There are glimmers of light , e.g., University of Washington School of Social Work, and a few others. But all across the academic landscape we see few new shoots of hope that one day soon graduates will have both the knowledge and skill to support an unencumbered, non-stigmatized, compassionate view of what it is like for their patients to so suffer as to wish to be dead.
Today, they are not trained – or even exposed – to a curriculum which has any chance at all of preparing for what lies ahead.
The upshot of this continuing filibuster of excuses by academics is that thousands upon thousands of graduating nurses, social workers, psychologists, physicians, PAs, counselors, chiropractors and a half dozen other healthcare professionals will enter their respective fields this year with a baseline of suicide knowledge so low as to be professionally embarrassing.
There is an old saw in medicine, “You can’t treat what you don’t know.”
Of the expected 40-plus thousand who will die by suicide in America in 2015, somewhere between 20 and 40 percent will die “unexpectedly” while in active or recent care of healthcare professional.
Did you not ask your sick, depressed, alcohol-dependent, frightened, in-crisis, overdosed, recently-diagnosed-with-cancer or schizophrenia or bi-polar disorder patient, or about-to-flunk-college-due-to-anxiety-attacks student, if they were having any thoughts of self-destruction, and if you could talk about it with them?
And now you are “surprised” they killed themselves?
No one taught you the warning signs?
No one taught you about the etiology of suicidal pain? About its neurochemistry? About being unable to sleep because suicidal thoughts are pounding in your head? About its prevalence in the very patients you see? About evidence-based effective treatments?
And now they are dead.
No one told you should ask?
No one told you had to ask?
No one trained you in how to ask?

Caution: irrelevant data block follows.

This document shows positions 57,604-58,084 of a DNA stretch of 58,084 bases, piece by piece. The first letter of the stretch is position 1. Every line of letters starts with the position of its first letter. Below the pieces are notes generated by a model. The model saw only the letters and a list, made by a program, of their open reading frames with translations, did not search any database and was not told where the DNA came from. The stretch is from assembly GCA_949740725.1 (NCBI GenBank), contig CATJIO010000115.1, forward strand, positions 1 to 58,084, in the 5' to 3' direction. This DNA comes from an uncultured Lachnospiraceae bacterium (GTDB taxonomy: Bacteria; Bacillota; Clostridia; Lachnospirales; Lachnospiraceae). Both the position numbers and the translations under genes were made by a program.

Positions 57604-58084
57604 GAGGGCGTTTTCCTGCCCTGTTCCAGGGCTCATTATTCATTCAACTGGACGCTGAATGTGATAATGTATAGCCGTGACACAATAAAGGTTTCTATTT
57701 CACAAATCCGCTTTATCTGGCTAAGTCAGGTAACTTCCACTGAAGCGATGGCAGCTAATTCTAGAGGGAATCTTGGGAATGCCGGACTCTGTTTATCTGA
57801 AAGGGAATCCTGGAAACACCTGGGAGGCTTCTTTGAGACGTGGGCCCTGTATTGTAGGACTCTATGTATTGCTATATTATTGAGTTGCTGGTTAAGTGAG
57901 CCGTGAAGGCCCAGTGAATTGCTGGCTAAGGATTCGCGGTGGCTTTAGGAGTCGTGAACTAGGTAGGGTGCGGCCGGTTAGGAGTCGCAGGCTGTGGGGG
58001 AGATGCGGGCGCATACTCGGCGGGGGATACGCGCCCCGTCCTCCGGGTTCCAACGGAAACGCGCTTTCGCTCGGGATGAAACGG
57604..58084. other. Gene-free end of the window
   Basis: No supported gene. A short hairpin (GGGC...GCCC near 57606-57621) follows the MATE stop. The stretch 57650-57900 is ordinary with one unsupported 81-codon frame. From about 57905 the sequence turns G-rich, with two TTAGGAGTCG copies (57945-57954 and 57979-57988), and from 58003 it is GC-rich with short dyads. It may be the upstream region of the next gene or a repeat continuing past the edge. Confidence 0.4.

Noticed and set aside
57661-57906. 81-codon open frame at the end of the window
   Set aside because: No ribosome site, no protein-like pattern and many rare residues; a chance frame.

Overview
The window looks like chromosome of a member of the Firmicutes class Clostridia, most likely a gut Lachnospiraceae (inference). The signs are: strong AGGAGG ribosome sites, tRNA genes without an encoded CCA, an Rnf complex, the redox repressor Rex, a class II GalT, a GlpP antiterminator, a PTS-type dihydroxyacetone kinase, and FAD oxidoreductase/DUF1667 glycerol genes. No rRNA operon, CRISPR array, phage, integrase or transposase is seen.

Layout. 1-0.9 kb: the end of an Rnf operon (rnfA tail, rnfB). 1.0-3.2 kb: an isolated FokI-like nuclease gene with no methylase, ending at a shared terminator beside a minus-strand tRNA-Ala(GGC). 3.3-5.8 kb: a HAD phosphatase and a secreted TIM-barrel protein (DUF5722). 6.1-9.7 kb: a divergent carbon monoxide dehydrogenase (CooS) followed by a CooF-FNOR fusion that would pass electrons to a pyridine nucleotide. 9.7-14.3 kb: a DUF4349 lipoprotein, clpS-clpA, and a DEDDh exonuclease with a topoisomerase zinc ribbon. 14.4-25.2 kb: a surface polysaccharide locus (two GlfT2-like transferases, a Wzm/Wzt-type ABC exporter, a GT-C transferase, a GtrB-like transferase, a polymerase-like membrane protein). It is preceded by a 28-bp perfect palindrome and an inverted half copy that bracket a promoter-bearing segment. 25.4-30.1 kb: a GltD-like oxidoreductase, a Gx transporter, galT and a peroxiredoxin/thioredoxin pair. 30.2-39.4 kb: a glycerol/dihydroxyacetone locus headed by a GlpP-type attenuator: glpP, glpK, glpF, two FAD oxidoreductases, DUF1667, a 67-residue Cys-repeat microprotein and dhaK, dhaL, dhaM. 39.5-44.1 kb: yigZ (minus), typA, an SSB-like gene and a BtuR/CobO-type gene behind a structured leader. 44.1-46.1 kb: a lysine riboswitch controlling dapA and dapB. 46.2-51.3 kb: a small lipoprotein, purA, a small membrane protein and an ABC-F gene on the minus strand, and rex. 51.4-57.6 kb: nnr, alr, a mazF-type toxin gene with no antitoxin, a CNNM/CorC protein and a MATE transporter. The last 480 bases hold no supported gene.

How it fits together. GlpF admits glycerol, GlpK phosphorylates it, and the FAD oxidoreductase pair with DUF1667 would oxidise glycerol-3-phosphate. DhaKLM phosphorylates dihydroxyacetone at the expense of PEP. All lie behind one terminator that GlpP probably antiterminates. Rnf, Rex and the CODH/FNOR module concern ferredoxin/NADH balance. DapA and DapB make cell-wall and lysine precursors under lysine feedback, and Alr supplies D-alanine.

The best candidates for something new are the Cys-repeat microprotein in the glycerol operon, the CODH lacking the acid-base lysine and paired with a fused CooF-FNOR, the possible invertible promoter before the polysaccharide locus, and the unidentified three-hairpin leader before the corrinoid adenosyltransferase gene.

With suicide taking more lives than car crashes in America, shame on someone whose address is somewhere on Ivory Tower Lane.
If you are a student in training to become a healthcare professional I invite you to start a revolution. Disturb the comfortable. Pole vault over the moat and scale the walls.
Say, “My! The emperor appears to be naked.”
Then ask the dean of your college, “Why am I not being taught how to prevent suicide, and how to detect, assess, treat, and manage suicide risk in the patients I will be responsible for when I graduate?”
And, “If a patient of mine dies by suicide and I am sued, shall I sue you for negligence in preparing me for my chosen profession?”
Don’t pause, don’t wonder, don’t defer to the grownups training you, just ask a simple question, “When will I learn about suicide and how to prevent it?”
Personal note. Sometimes when I wake up in the morning I am totally disappointed in one half of the human race. But by midday, I can’t remember which half. By evening I am typically on a rant at one bunch or the other, and this post is just one more joust at the windmill.
P.S. Please visit our new website at www.qprinstitute.com and see our new QPR for Vets online course. In an earlier post I ranted about veteran suicide; now our team has done something. If you know someone working with vets, we’re happy to comp them into the course to kick the tires for possible adoption.
Your comments are welcome.